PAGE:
Will be based on prey / predator catch and observations. I will most likely stock TP in late May.

Ladder stocking SMB and WE on alternate years if no SMB YoY observed.



I saw B.Cody mentioned "Shag Carpet" for GSH bedding - does anyone have a link here or pics to add fidelity to that? I would really like to get the GSH reproducing but have never tried anything like that.

Last edited by Stressless; 01/16/22 05:00 PM.

8 Ponds in Mid-East Ohio, three streams that merge to 1.

Fishbowl Pond - 1.5 acre, family swimming hole, 22'
Figure 8 Pond - 1.25 acre, 12'
Crescent Pond - 2 acre 11'
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In New York Golden shiners spawn over an extended period from May to July. Females deposit adhesive eggs over filamentous algae and submerged weed beds. After spawning, the eggs are abandoned. Adults are usually less than 6 inches long.

Reproduction begins in the spring when the water temperature reaches 68ºF and continues for several months until the water temperature exceeds 81ºF. A pound of golden shiners may produce over one-half million eggs in a season. Golden shiners are broadcast spawners; they lay adhesive eggs on submersed vegetation, or in culture ponds, on mats of latex-coated coconut fiber. The small eggs (~1-mm diameter) hatch in three to five days, depending on water temperature.

Spawning mats are added to the pond during the spawning season when water temperatures reach 70F (21.1C), typically April to June in north Florida. The number of mats placed in the pond varies with spawning activity, and it is important to use the minimum number necessary to ensure high use of each mat and to prevent unused mats from getting fouled with dirt and algae. Mats are placed level along the shore at 1–2 (2.5–5 cm) water depth.

If the pond has real shallow weeds or filamentous algae this structure should provide substrate for GSH to lay their eggs. artificial materials see below.

Mats.
http://www.beemerfisheries.com http://www.beemerfisheries.com/mats.html

Spawntex spawning mat.
https://pentairaes.com/spawntex-spawning-mat.html

This is used for Kio and carp spawning and could work for GSH. you can use tightly packed Spanish Moss or frayed nylon rope to create the mat. Some breeders even use evergreen branches. Generally speaking, anything that is nontoxic and about 4 inches deep will work.

Alternate option for collecting eggs. The egg mats consist of 3.5-foot by 2.5-foot metal frames that weigh about 20 pounds and are filled with a material similar to that used for a furnace filter. Mats are deployed by being gradually lowered to the river bottom from the bow of a boat. Furnace filters would work as smaller mats.

Another method of collecting eggs. As water temperatures reach 68 °F, place synthetic substrates or mats (Spawntex®) around the shallow edge of the pond for the females to lay their eggs on. Mats are about 2 inches thick and made of coconut fibers with a latex binder. This material is generally purchased by the roll and will need to be cut into smaller sections, about 3 feet by 2 feet is recommended. Attach the cut sections to a wire frame, and then suspend the sections below the water surface. This can be done using floats as in the picture shown but other methods will work as well (Figure 6.1). The mat material is too dense to allow fish to pass through, but each mat has sufficient void spaces to allow eggs to be trapped and retained. The mats should be left in the pond 3-7 days depending on the rate of egg deposition and temperature.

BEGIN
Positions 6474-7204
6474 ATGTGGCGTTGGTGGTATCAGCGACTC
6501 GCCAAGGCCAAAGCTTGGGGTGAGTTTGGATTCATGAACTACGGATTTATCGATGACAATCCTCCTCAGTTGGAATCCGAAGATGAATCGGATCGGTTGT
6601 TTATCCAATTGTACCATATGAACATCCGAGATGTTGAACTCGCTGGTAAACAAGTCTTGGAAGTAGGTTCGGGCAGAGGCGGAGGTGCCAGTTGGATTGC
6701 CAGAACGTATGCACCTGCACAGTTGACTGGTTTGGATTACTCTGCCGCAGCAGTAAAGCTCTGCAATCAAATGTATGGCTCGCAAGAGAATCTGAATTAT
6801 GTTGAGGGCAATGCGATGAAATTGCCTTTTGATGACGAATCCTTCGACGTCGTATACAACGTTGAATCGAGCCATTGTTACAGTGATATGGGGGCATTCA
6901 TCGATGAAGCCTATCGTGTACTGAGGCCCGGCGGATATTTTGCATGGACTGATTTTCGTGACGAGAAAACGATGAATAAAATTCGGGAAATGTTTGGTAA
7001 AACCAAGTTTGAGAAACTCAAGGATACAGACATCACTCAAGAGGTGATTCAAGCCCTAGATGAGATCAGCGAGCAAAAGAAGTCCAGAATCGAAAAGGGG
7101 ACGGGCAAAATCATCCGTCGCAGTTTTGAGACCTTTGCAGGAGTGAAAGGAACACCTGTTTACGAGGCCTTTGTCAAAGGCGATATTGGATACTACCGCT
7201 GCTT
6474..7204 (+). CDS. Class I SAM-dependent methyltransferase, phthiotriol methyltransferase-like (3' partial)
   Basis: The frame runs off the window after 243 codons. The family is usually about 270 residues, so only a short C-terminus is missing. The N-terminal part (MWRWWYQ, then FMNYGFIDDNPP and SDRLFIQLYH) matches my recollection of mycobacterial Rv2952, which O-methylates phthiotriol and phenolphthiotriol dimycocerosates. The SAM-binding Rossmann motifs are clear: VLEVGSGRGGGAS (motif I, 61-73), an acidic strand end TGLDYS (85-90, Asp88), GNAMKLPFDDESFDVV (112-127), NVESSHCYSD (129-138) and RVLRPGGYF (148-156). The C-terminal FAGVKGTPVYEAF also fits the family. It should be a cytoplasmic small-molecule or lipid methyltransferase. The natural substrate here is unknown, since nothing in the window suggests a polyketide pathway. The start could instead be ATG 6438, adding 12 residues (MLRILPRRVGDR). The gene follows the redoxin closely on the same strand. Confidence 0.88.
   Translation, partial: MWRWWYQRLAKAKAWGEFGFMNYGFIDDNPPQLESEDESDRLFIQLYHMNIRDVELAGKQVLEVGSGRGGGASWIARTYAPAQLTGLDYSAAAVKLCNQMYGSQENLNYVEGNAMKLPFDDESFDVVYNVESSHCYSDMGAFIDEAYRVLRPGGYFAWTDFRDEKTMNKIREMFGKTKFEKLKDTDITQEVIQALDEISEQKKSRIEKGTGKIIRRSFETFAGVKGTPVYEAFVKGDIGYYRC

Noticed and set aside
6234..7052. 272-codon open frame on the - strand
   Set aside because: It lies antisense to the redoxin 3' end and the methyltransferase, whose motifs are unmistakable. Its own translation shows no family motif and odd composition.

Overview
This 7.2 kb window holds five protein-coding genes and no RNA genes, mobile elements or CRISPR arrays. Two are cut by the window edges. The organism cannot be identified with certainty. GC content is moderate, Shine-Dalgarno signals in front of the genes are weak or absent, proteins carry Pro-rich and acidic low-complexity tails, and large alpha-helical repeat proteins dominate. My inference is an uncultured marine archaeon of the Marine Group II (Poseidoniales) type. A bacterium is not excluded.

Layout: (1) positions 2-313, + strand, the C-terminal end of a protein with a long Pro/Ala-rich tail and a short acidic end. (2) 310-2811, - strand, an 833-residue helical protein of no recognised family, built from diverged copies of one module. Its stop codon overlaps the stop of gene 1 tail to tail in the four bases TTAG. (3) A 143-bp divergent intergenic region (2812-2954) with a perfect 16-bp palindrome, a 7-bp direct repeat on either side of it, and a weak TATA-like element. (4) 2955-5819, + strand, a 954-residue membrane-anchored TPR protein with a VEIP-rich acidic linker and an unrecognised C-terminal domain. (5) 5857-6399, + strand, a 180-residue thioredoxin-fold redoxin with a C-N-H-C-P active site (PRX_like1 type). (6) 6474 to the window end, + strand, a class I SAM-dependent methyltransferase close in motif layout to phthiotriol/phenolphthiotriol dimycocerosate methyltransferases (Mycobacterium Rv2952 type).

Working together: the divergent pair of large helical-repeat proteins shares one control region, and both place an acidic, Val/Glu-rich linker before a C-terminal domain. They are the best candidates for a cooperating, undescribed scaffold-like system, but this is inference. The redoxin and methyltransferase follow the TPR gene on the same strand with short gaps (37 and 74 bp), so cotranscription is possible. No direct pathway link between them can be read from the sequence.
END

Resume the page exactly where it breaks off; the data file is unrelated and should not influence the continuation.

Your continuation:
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Thank you very much once again Bill.

I didn't know GSH were such shallow bank spawners. Planting the 40-50 Balcypress in April of this year right at the High Water Level and then putting 10 or so of the mats when the water reaches 68f - I'll probably get ~5 from each supplier you linked above as the submerged weeds on 70-80% of the pond bank were greatly disturbed in Aug '21. No Idea at all what the FA will be like in that pond after disturbance of so much soil....

Any +/- or outright changes to the stocking plan above? I was wondering about the SMB the first fall but that seems to follow your guidance above and what I've read in other posts with a new SMB/YP fishery. I plan to Add WE in low numbers as an incidental catch species, also to not sway the balance of pond Prey/Pred too much.

Last edited by Stressless; 01/16/22 10:57 AM.

8 Ponds in Mid-East Ohio, three streams that merge to 1.

Fishbowl Pond - 1.5 acre, family swimming hole, 22'
Figure 8 Pond - 1.25 acre, 12'
Crescent Pond - 2 acre 11'
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I didn't know GSH were such shallow bank spawners.

That is why I posted that info. Not a lot of people know his tidbit of GSH spawning habit.

If one is creative and resourceful he should be able to find a good substitute to the commercial spawning mats. I have read where shag carpet works good for GSH spawning. IF money is an issue check with some carpet installers and tell them you will pay for used throw away shag carpet. Otherwise just by spawning mat material. Even buying new cheap shag carpet 3ft to 4ft wide from a Big Box store roll might be cheaper than buying commercial spawning mats. I would look into both options before "pulling the trigger".

Your stocking plan looks okay to me. SMB in the 1st fall should work really well since there will be a full summer season of minnow, RES and maybe YP breeding and recruitment. You will be very surprised how many small fish will be present the first fall if you follow your plan. Okay - add several WE in years 2 to 3 if small fish are still obviously abundant. If you feed pellets and or some crushed, ground pellets minnow abundance should be very obvious. Minnows will quickly learn where ground feed in distributed.

Last edited by Bill Cody; 01/16/22 02:05 PM.

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The only thing that might be hard to find is the larger sized RES and SMB.

GSH spawning area can also be grass that is flooded. A customer typically has a lower pond level in early Spring. Grass will start to grow, then the pond level rises and the GSH spawn like crazy on the flooded grassy areas.


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3/4 to 1 1/4 ac pond LMB, SMB, PS, BG, RES, CC, YP, Bardello BG, (RBT & Blue Tilapia - seasonal).